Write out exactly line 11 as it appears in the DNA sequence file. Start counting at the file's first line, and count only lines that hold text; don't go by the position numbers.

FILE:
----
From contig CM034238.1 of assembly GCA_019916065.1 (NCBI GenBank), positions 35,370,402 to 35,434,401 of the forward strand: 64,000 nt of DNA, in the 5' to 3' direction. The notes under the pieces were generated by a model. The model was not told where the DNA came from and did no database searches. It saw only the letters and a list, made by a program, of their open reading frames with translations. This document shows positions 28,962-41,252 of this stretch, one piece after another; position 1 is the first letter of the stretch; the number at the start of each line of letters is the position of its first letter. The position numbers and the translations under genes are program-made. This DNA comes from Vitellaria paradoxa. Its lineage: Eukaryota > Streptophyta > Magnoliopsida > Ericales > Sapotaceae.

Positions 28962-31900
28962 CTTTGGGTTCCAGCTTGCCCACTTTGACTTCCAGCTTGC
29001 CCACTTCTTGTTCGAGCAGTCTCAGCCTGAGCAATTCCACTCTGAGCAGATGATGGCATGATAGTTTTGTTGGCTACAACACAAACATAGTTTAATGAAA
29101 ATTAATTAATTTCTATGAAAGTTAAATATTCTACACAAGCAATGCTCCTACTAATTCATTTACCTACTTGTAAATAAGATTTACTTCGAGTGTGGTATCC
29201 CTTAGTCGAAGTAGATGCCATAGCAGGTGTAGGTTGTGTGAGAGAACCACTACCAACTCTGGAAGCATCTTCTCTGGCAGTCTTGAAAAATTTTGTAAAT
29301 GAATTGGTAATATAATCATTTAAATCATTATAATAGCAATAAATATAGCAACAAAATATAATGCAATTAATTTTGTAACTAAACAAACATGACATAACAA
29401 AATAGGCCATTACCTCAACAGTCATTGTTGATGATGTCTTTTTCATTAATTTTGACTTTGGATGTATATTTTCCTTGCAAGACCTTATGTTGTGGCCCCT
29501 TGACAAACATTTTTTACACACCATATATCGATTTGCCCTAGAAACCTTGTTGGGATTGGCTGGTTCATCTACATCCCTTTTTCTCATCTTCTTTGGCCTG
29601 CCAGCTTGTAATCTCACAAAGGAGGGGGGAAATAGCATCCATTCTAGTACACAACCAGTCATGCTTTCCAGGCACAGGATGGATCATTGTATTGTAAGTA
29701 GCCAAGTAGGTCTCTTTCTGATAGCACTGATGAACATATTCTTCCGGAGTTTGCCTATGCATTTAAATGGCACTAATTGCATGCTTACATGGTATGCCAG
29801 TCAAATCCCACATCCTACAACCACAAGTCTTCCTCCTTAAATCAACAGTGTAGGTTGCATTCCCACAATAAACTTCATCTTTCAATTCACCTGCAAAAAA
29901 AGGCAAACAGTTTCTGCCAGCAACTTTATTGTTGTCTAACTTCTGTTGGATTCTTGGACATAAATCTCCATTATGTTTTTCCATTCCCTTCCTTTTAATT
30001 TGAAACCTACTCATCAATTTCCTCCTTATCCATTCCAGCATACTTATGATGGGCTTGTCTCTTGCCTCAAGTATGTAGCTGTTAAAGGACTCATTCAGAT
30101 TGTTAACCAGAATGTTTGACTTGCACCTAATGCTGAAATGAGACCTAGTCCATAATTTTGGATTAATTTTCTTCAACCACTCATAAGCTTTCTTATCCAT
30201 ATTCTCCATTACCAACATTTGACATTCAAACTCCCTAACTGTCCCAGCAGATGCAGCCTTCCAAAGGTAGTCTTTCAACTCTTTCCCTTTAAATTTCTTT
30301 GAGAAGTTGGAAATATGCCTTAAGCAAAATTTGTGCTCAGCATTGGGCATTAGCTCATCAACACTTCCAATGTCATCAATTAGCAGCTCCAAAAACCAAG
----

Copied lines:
29701 GCCAAGTAGGTCTCTTTCTGATAGCACTGATGAACATATTCTTCCGGAGTTTGCCTATGCATTTAAATGGCACTAATTGCATGCTTACATGGTATGCCAG